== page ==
If the nature of the problem is a deliberate lack of effort or malfeasance on the part of the employee, then you should theoretically be able to employ disciplinary options. There is a world of difference between “can’t” and “won’t” in the eyes of the law.

 However, if the employee is trying their best but unable to perform, it will depend greatly on how long the problem has already been tolerated. If this has been ongoing for awhile, you will likely need to provide support before disciplinary options can even be discussed. However, if this is a relatively new development, then you may be able to employ disciplinary options.

 Everything mentioned above is a very general grasp of the situation. The answers often change depending on the specifics of each unique situation. Remember that it is always best to consult a labour lawyer first before taking any action. Think of consulting lawyers as the “ounce of prevention worth a pound of cure”. It costs far less money and stress to do things properly, than to cause or compound a problem that may have been avoided entirely

What can I do if an employee is frequently late or absent?

You have the right to expect your employees to be on time and present. While there can be exceptions, this is the general rule. In order to ensure that your employees adhere to these obligations, you should:

  • Determine the extent of the problem (How many employees are doing this? Are they all in the same department? Etc…)
  • Determine the history of the problem (How long has this been going on and/or tolerated?)
  • Investigate the problem (Find out why the employee(s) is late or absent, and offer them the opportunity to explain.)
  • Issue sanctions in a progressive manner (Progressing gradually from a warning to a suspension to a dismissal.)

 Following these steps for every employee will generally demonstrate that you are not singling anyone out but are instead acting in a reasonable and justifiable manner.

My business is about to negotiate a collective bargaining agreement with the union. Do we really need a lawyer?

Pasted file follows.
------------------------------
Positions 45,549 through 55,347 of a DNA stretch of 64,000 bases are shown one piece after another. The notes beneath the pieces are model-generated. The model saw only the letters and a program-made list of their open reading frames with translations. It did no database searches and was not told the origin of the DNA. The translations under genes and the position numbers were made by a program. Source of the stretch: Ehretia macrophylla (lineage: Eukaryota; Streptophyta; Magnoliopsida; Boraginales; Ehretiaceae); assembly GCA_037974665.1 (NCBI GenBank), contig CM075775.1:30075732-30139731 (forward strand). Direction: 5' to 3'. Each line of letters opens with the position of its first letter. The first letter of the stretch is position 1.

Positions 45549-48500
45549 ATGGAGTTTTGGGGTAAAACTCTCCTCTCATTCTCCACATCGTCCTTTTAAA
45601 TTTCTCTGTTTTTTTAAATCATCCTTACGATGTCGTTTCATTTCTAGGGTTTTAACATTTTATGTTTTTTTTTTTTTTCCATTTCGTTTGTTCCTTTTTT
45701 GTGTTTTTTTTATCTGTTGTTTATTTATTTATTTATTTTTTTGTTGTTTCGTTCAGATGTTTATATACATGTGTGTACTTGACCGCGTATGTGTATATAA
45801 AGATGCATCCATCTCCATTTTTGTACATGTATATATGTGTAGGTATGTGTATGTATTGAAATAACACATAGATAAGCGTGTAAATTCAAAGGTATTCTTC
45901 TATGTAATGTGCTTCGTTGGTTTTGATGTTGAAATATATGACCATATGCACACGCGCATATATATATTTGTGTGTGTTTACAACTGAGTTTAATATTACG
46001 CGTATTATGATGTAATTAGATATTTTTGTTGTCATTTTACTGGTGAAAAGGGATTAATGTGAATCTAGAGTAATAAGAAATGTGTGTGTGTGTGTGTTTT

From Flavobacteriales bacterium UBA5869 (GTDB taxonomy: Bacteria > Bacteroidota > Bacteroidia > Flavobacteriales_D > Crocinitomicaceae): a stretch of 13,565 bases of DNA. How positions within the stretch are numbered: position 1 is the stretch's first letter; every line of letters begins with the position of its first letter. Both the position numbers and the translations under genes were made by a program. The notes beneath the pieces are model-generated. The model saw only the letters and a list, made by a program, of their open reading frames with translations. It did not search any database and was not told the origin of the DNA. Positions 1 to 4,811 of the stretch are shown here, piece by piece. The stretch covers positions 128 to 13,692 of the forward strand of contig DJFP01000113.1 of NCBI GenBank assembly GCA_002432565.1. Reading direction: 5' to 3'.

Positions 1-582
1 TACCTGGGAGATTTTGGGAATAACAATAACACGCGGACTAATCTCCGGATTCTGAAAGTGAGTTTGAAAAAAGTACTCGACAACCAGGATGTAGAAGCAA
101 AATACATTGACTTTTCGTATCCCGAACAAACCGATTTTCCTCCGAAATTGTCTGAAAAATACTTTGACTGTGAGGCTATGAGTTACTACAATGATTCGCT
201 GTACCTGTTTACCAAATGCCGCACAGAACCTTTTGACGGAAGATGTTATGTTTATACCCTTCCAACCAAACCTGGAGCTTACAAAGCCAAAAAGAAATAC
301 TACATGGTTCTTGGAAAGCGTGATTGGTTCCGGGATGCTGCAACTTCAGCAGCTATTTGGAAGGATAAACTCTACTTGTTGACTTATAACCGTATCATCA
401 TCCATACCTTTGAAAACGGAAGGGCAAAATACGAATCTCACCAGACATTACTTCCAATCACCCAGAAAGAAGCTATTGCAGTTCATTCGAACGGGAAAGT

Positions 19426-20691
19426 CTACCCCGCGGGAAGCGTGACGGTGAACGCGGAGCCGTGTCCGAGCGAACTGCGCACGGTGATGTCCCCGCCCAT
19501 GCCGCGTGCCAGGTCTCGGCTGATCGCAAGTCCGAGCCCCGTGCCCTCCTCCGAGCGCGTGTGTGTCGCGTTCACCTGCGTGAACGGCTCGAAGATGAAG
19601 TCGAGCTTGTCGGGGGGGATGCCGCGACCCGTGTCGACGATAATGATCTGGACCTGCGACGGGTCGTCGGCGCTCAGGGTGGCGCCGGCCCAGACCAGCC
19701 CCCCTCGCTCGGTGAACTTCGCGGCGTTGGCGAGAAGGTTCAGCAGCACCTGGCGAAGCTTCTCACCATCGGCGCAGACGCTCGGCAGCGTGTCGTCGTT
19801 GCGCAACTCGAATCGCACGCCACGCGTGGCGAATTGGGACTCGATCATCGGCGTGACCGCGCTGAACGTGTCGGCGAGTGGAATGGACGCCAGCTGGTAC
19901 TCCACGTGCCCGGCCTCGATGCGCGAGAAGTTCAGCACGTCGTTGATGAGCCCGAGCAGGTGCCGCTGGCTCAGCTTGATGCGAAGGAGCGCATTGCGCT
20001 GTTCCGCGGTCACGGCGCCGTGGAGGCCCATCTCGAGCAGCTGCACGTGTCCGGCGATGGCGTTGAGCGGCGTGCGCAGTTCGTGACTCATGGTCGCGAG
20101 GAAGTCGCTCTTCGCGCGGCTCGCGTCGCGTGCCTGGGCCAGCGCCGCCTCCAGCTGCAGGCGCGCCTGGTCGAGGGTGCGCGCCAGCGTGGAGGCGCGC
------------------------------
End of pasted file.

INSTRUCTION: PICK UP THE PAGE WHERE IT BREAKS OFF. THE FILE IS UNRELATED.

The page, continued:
We strongly recommend it. Employees & unions both have a lot of rights in Quebec.

Business is not going well lately. How can you help me save money?

Businesses can hemorrhage money in many different ways. We offer a number of services that can help, such as labour restructuring and CNESST optimization. However, helping businesses save money is not a one size fits all operation. It depends greatly on the specifics of your business, business model and labour needs. In order to determine if we can help you, your best bet is to contact us directly. If we can’t help you then we will tell you immediately and if we can help you then it’s best to get started as quickly as possible.

How has COVID affected your law firm? The legal system? What has changed?

We are working remotely. Currently, we will not have any in person meetings. All information to be submitted to us must be done remotely.

 As for the legal system, most meetings and even most arbitrations are happening remotely. Aside from that, there have been a number of delays in the court system so it can take longer to have a date for a hearing.

What is CSST/CNESST and how does it affect a business?

CSST/CNESST are governmental organizations whose goals are to ensure that employees suffering from professional injuries or workplace accidents receive full compensation. It is funded almost entirely by the premiums paid by employers. Poorly managed CSST/CNESST can affect businesses in a number of ways, such as:

  • Increased premium costs
  • Increased labour costs
  • Productivity costs
  • Future costs
  • Morale
  • Other employees

However, there are many ways businesses can ensure they do not pay more than is necessary. These methods can include:

  • Managing claims
  • Contesting illegitimate claims
  • Cost-sharing
  • Temporary assignments
  • Verification of unit rate and salary mass

Areas Served

Montreal
Gatineau
Maskoutains
La Vallée-Du-Richelieu
West Island
Saint-Jérôme
Lanaudière
Fermont
Laval
Laurentides

Rouville
Roussillon
Vaudreuil-Soulanges
Sherbrooke
Drummondville
Beauharnois-Salaberry
Longueuil
Pierre-de Saurel
Marguerite-d’youville